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Rent control in BC
We need it, but what would really help renters is a high vacancy rate
[Update: for 2024, the maximum rent increase in BC will be 3.5%.]
During the last election campaign, someone on Reddit asked:
May I ask your position on rent/vacancy control?
Short answer, I support rent control - I think the benefits outweigh the costs. Canadians place a high value on security. Renters are the foundation of the pro-housing coalition: see Noah Smith.
First, it's actually the province that sets rent control. (Which makes sense - lots of people live in one municipality and work in another one. So you want to have common rules across Metro Vancouver.)
What would really benefit renters is a high vacancy rate. In a market with a vacancy rate high enough to keep overall rents from rising (about 3% or more), rent control is great - it provides predictability for renters.
Claim: “We don’t need tenant protections, let’s just be like Japan!”
-Robust tenant protections
-Good cause eviction
-Tenants guarded against rent spikes
And, yes, Japan still builds a fuck ton of housing.
The best of both worlds is possible.
In a market with a low vacancy rate, where market-clearing rents (the level of rent which matches vacancies with renters) are typically rising, I think we still need rent control, but it only protects existing renters. It doesn't solve the underlying problem, which is that we don't have enough housing to go around.
When housing is scarce, the larger the gap between controlled rents and market rents, the more precarious the situation becomes. Long-time renters are terrified of losing their housing, because they'll end up either paying much higher rents or forced to leave the neighbourhood. (This is particularly bad for families with kids in school.) For anyone trying to find a place to rent, it feels practically impossible: what's available to rent is substandard, tiny, expensive, or all three, and there's still tremendous competition for it.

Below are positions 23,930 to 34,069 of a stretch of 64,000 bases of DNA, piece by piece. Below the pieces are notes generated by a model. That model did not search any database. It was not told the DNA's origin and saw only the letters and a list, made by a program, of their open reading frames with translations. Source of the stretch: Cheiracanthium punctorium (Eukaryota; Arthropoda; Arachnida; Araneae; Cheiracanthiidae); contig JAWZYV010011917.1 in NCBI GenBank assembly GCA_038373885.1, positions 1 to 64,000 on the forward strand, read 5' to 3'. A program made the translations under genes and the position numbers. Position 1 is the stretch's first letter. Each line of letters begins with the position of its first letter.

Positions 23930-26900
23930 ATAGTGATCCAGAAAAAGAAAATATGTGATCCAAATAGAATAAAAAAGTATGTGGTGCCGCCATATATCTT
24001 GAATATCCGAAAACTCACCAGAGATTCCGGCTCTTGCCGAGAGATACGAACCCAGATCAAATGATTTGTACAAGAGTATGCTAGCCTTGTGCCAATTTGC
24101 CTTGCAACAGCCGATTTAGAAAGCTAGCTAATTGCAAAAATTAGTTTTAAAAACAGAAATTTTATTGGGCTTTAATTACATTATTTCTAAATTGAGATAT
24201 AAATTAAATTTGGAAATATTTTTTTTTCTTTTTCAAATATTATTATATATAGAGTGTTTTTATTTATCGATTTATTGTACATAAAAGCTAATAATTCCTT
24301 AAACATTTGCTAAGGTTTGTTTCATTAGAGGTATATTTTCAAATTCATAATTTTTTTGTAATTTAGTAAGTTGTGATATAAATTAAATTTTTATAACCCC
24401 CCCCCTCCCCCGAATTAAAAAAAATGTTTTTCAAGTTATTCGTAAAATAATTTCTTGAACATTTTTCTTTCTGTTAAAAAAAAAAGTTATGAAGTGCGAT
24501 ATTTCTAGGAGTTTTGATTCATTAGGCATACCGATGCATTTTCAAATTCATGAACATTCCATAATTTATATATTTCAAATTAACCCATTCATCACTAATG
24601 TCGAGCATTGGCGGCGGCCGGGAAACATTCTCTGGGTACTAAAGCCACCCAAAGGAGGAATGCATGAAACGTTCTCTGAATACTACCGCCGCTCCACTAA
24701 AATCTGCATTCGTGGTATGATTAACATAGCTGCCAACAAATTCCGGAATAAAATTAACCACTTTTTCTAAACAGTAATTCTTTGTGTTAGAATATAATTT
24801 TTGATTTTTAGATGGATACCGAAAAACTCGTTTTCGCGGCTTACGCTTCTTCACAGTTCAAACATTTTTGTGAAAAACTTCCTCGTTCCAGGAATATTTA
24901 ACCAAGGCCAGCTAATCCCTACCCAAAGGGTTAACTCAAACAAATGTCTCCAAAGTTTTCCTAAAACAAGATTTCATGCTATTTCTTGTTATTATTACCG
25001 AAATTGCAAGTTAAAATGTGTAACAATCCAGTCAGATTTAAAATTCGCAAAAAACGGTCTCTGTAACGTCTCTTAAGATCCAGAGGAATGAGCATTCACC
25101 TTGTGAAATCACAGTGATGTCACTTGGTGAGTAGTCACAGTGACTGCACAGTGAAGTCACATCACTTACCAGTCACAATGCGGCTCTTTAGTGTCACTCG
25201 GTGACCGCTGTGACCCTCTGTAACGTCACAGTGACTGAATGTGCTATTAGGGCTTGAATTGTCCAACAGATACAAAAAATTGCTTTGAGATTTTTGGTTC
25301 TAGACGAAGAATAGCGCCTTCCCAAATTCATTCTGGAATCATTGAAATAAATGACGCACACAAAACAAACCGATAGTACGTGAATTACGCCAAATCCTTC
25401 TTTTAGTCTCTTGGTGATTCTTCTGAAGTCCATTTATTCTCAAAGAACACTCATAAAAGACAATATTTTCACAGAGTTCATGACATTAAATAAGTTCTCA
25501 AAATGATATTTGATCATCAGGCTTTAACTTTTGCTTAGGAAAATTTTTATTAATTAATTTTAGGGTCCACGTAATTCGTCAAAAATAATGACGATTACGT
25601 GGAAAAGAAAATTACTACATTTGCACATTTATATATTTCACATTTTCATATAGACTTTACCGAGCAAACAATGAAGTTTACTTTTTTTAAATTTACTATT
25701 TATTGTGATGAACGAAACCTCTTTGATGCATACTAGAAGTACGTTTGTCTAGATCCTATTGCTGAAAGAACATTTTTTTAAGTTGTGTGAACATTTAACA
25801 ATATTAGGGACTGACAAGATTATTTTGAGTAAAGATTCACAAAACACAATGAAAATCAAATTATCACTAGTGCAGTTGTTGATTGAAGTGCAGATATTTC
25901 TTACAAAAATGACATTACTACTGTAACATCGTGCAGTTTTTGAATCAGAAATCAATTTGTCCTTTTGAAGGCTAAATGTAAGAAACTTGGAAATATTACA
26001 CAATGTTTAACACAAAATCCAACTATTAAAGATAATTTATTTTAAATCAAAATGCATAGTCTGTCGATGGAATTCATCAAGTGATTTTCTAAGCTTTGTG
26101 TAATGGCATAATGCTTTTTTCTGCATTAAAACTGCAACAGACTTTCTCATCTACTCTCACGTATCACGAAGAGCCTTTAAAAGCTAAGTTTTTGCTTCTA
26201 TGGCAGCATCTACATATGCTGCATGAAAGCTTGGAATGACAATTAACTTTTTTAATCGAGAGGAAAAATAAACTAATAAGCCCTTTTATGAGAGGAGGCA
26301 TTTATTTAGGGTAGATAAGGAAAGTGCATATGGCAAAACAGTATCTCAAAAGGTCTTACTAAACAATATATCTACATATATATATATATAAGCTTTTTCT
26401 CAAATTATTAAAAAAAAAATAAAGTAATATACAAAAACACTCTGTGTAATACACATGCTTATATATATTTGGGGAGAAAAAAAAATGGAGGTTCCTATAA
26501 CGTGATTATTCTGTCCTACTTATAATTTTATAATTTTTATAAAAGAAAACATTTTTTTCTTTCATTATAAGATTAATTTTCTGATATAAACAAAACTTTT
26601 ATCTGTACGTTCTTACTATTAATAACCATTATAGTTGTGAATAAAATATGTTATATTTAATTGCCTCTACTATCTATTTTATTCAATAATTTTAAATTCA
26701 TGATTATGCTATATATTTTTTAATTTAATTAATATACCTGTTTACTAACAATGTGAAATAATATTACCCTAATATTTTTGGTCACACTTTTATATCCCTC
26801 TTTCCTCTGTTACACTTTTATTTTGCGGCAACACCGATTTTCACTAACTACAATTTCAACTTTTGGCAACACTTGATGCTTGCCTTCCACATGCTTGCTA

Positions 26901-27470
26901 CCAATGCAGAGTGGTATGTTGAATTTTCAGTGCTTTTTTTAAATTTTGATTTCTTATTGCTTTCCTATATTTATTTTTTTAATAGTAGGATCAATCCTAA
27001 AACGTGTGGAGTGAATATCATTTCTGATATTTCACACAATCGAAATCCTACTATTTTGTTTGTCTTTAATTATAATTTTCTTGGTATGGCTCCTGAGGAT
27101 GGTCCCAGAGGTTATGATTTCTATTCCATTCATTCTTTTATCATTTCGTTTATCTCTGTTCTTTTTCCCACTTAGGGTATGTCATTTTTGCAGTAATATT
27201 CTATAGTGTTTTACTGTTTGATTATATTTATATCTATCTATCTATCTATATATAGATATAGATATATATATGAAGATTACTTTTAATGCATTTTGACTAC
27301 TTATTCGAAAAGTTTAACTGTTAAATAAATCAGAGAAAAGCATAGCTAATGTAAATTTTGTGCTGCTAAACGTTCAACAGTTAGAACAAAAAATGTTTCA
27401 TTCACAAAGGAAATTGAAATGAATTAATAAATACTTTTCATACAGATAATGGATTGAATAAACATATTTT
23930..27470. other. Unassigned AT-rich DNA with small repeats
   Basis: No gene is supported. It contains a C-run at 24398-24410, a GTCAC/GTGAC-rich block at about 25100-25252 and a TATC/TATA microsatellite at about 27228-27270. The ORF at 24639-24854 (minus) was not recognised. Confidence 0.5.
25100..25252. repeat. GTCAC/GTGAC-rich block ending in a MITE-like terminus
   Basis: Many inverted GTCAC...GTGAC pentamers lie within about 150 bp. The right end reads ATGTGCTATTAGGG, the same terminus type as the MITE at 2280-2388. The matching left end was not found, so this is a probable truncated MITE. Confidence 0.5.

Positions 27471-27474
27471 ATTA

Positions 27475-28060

Unfortunately, when the vacancy rate is low, rent control also tends to aggravate the problem of scarcity. The value of a new rental building is the value of the future rents. (Whenever a new rental building is built, you can think of it as the future renters hiring a builder, since it's their rents that will pay for it; the landlord acts as a middleman.) With rent control, the value of the future rents is lower, there's fewer projects that make economic sense (where the new building, minus construction costs, would be worth a lot more than what's already there), and fewer rental buildings are built.
In Metro Vancouver that's manifested as a 40-year period when no rental buildings were being built - only condo buildings. With rent control, people are willing to pay roughly 50% more for condos than for rentals.
Rental buildings are important because unlike renting a condo or basement suite, they provide security of tenure. In a condo or basement suite, the owner can reclaim the space for personal use with only two months notice. Condos do help to provide more rental housing, but it's not secure.
To offset this impact and get more rental buildings instead of just condos, local governments need to allow rental buildings to be taller than condos (a six-storey rental building is worth more than a four-storey rental building), and/or reduce the development fees that it charges for rental buildings.